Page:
Paul Cézanne's landscape paintings are often centered on houses, virtually all empty, abandoned, or ruined. But with the irony common in Cézanne's oeuvre, these dwellings provide a stable center to the landscapes in which they are placed, almost as if they will be re-populated later. Cézanne's "romance" with empty houses began in 1873-1874, when he painted the famous "House of the Hanged Man" (Musée d'Orsay, Paris), which was among his submissions to the first Impressionist exhibition of 1874. The rugged canvas represents an inaccessible house, its door closed, its windows shuttered. Cézanne's title for the painting tells us this is the empty house of a suicide victim, whose death-in-sin forever haunts the house and Cézanne's painting of it.
Although it lacks a narrative title, the Reves "Abandoned House near Aix-en-Provence" has all the mystery of "House of the Hanged Man." No curtains, no shutters, no doorknob, no houseplants give life to this abandoned house, and its central position in a landscape with no additional architecture makes it seem all the emptier. Its isolation is further enforced by Cézanne's decision to deny the viewer any access. The blank doorway is blocked by a stone wall and a large earthen mound, and no pathway is visible. The area surrounding the house is neglected and overgrown.
The dwelling Cézanne depicted in this painting is called a "mas" in the Provençal language. With its roots in Roman architecture, "mas" abound in Provence and provide a link between the contemporary countryside of the region and the remote ancient civilization that left such an enduring mark on it. Traditional "mas" are cubic masses of stone with low-pitched gabled roofs covered with half-cylindrical tiles. The structures' openings are small and tend not to be placed on the north side. This one seems to be represented from its south façade, on which the doorway and the largest window were customarily placed. A "mas" is at once contemporary and timeless, and in painting it, Cézanne removed all traces of human life to suggest a kind of rural time that the French traditionally call "la longue durée."
"Abandoned House near Aix-en-Provence" is among the most carefully composed paintings Cézanne made in the mid-1880s, when he combed the countryside near his hometown of Aix-en-Provence for rural motifs. In painting it, Cézanne borrowed from his teacher Pissarro a standard compositional device, the simple division of the canvas by thirds and halves, both vertically and horizontally. The south façade of the house fills the central third of the canvas and serves as the visual analogue of the canvas. Cézanne used brushwork called the "constructive stroke" to build his composition; these vertical and diagonal strokes were applied in groups, as if they were pictorial "bricks." In this way, both the subject of the painting and its pictorial language relate to architecture.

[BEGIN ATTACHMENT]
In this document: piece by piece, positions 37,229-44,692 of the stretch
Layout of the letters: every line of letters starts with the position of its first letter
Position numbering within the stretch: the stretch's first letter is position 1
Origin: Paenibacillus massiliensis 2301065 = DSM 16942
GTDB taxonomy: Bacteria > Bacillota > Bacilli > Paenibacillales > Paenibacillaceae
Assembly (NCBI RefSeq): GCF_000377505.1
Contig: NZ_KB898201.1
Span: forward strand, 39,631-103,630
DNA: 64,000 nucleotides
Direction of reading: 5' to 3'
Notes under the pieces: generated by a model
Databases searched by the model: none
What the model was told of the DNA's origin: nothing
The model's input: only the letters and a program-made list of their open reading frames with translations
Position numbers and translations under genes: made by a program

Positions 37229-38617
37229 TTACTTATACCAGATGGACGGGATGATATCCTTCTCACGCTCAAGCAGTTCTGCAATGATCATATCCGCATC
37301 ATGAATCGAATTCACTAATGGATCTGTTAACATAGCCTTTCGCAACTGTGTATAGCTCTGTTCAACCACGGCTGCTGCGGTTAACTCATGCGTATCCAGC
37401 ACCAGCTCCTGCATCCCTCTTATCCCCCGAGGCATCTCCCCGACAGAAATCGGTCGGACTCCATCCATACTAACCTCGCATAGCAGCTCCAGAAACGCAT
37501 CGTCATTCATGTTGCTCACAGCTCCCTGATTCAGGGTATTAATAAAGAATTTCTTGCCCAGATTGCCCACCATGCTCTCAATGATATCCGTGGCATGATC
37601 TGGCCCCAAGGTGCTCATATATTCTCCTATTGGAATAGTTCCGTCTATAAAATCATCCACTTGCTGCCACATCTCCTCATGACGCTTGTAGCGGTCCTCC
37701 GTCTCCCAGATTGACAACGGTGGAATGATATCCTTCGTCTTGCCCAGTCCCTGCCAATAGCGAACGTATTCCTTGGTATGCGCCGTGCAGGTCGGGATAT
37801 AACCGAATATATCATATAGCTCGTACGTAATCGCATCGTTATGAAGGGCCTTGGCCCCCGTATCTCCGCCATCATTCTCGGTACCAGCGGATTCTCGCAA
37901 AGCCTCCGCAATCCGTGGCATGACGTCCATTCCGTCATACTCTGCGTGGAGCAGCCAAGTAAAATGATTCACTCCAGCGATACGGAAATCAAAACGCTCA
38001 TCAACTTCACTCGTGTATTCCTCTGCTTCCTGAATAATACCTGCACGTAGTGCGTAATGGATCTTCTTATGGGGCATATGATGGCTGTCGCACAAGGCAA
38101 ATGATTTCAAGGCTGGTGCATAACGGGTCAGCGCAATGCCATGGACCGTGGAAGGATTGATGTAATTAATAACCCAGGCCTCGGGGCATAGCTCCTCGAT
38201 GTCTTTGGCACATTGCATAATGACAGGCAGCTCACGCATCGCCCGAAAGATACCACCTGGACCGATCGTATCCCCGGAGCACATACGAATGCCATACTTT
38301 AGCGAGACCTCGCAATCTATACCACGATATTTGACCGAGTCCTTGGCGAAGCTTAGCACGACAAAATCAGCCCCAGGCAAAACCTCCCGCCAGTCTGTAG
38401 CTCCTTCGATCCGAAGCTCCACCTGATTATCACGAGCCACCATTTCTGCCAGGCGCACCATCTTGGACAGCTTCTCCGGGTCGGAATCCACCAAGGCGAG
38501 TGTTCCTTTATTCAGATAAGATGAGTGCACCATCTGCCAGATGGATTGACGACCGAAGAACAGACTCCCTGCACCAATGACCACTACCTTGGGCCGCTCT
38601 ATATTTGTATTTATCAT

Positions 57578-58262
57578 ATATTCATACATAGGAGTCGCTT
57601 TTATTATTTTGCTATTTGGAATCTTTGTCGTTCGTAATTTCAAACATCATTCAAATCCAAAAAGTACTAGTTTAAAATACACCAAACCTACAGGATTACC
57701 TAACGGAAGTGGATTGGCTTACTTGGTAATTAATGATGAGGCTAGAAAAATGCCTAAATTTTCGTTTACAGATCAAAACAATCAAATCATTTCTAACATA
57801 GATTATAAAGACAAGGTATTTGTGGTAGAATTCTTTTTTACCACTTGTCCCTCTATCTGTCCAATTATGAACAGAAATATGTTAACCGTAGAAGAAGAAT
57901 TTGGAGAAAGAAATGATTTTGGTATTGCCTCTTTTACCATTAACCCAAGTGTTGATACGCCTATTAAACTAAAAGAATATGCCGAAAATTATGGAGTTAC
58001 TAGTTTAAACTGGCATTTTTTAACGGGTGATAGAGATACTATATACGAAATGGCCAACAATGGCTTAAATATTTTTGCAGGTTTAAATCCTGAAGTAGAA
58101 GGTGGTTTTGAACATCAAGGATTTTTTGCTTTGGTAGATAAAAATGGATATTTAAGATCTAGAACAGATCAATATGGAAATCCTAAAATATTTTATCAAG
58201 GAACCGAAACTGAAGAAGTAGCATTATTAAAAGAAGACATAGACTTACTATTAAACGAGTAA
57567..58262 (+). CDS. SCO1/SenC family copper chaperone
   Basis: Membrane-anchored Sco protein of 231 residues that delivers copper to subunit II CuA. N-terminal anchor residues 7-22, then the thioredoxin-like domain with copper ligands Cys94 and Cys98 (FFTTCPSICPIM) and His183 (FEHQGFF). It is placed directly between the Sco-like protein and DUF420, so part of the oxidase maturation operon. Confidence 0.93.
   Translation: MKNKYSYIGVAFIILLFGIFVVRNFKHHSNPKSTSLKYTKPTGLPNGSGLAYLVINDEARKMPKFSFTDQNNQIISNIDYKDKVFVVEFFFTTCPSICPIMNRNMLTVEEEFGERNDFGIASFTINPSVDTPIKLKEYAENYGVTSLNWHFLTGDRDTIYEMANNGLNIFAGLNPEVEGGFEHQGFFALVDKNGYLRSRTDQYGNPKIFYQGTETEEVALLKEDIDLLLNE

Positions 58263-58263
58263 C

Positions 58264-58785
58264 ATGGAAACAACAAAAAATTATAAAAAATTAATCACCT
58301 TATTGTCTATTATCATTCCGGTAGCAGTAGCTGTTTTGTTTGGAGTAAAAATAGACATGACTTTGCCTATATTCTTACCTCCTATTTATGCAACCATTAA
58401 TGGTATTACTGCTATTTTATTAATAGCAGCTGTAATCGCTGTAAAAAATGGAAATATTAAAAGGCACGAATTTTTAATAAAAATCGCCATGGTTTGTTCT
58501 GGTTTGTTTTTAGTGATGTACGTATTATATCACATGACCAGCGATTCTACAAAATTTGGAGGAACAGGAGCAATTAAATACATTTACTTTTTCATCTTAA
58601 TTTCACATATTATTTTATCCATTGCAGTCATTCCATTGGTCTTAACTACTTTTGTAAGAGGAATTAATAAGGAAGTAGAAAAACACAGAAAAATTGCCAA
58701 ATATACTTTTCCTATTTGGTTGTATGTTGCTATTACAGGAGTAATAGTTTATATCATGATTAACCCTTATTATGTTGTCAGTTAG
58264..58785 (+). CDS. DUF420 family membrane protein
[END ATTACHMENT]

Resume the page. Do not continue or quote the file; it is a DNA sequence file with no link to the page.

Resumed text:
This painting was in the collection of Dr. Albert C. Barnes, the eccentric Philadelphia collector whose group of nearly 100 works by Cézanne is the most important ever formed in this country. Although the painting was featured prominently in his book "The Art of Cézanne" (Barnes 1939, 224, as "The Yellow House"), it was sold by the Barnes Foundation in 1950 and acquired by Emery Reves in 1956 from the Swiss dealer Siegfried Rosengart. Close analysis of the painting suggests that a good deal of the sky, particularly above the house, was painted over, probably by a dealer early in the century, to minimize the "unfinished" quality of the picture. This unfortunate overpainting cannot be removed without risking damage to the original surface. If one mentally removes the heavy overpainting, the sky has a lightness and transparency that contrasts even more strongly with the massive architecture of the house and the disciplines constructive strokes of the surrounding vegetation.
"Impressionist Paintings, Drawings, and Sculpture from the Wendy and Emery Reves Collection," pages 90-91